Metabolic Solutions Development Co., a drug discovery and development operation in Kalamazoo, announced Thursday it is preparing for the start of clinical trials regarding a drug that may aid in the treatment of Parkinson’s disease, a chronic, degenerative neurological disorder. The trials could begin in late 2014.
Called MSDC-0160, the investigational drug is an insulin sensitizer that first entered clinical trials for diabetes in 2007. New data, which now suggests that it may prevent damage and death of the brain’s nerve cells that control movement, balance, and walking, was presented at a symposium held this week in Grand Rapids.
“Current treatments available to Parkinson’s patients merely lessen the effects of the symptoms of the disease — and only for a relatively limited period of time,” says Stephen Benoit, CEO of MSDC. “There are currently no treatments that halt or slow the progression of the disease.”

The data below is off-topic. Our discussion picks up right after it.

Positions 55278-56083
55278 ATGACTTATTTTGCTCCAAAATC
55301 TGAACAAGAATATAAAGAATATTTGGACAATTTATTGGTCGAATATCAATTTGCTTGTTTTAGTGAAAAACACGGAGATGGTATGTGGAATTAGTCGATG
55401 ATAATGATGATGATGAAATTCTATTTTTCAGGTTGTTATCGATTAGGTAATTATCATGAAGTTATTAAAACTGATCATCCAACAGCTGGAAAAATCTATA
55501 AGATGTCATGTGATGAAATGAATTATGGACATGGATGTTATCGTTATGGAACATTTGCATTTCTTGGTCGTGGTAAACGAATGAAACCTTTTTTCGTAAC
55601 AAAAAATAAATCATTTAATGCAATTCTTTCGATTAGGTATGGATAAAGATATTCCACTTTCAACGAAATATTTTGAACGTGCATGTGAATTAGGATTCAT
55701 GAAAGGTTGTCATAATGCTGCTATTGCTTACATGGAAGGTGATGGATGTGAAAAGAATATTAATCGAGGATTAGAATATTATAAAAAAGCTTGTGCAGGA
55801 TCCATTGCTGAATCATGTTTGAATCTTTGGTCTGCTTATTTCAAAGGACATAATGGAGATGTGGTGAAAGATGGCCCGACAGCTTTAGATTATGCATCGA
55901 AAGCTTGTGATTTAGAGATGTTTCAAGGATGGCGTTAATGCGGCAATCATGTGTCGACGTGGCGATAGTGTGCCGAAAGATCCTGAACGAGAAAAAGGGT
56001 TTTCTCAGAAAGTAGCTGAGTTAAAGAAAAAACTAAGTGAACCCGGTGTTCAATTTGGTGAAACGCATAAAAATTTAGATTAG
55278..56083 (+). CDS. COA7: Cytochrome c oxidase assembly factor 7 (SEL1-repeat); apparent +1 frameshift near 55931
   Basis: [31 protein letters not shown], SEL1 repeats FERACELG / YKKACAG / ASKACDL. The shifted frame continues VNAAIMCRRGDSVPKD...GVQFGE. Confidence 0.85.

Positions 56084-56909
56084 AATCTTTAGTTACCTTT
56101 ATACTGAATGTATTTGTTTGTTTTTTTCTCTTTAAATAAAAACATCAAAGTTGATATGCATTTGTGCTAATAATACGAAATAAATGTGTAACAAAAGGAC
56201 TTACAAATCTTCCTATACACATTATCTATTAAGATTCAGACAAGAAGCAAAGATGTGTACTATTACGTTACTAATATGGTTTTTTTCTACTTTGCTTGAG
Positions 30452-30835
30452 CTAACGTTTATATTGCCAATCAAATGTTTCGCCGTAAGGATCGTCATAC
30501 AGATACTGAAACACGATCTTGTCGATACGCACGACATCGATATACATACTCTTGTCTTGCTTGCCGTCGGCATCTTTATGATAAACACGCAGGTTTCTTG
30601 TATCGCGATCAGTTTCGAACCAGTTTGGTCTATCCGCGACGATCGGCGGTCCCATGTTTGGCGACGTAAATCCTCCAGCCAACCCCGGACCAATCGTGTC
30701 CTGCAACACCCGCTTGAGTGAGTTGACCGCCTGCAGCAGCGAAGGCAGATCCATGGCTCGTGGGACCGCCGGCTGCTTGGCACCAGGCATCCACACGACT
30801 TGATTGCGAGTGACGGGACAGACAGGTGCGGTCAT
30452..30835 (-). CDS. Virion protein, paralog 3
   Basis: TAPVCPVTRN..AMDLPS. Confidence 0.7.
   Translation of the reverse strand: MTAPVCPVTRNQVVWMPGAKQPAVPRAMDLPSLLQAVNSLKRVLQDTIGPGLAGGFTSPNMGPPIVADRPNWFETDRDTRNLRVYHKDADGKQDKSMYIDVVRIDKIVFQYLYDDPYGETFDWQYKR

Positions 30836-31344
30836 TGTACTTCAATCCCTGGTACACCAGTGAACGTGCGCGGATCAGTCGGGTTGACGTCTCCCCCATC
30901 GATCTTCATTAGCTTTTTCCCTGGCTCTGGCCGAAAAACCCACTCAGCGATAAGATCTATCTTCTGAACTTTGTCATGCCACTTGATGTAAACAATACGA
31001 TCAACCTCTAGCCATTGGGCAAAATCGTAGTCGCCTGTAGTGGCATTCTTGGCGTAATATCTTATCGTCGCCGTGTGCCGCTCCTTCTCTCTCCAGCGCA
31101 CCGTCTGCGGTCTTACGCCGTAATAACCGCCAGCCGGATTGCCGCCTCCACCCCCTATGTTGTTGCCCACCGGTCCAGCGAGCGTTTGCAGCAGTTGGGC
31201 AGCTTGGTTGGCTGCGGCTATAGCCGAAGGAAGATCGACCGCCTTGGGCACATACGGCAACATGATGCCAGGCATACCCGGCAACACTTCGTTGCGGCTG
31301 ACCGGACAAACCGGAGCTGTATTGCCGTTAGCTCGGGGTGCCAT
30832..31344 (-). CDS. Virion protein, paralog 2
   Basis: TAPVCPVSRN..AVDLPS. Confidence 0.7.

Benoit says that study sites will most likely be located in multiple locations in the United States. MSDC’s current clinical development team will manage the trials, while working with an independent clinical research organization.
The company — which has collaborated with Dr. Patrik Brundin, director of the Center for Neurodegenerative Science at the Van Andel Institute in Grand Rapids— is also investigating the drug’s potential treatment to alleviate dyskinesia.
“(Dyskinesia) describes the involuntary, uncontrollable, and often excessive movements frequently associated with Parkinson’s disease,” Benoit says. “It is a side effect of the most commonly administered drug to treat Parkinson’s symptoms (Levodopa is also called L-dopa).”
In early 2013, MSDC, working with Brudin, received a grant from the Michael J. Fox Foundation for Parkinson’s Research to fund new research into the potential for MSDC-0160 to serve as a treatment for L-dopa induced dyskinesia. Results of the research are expected to be available by the end of the year.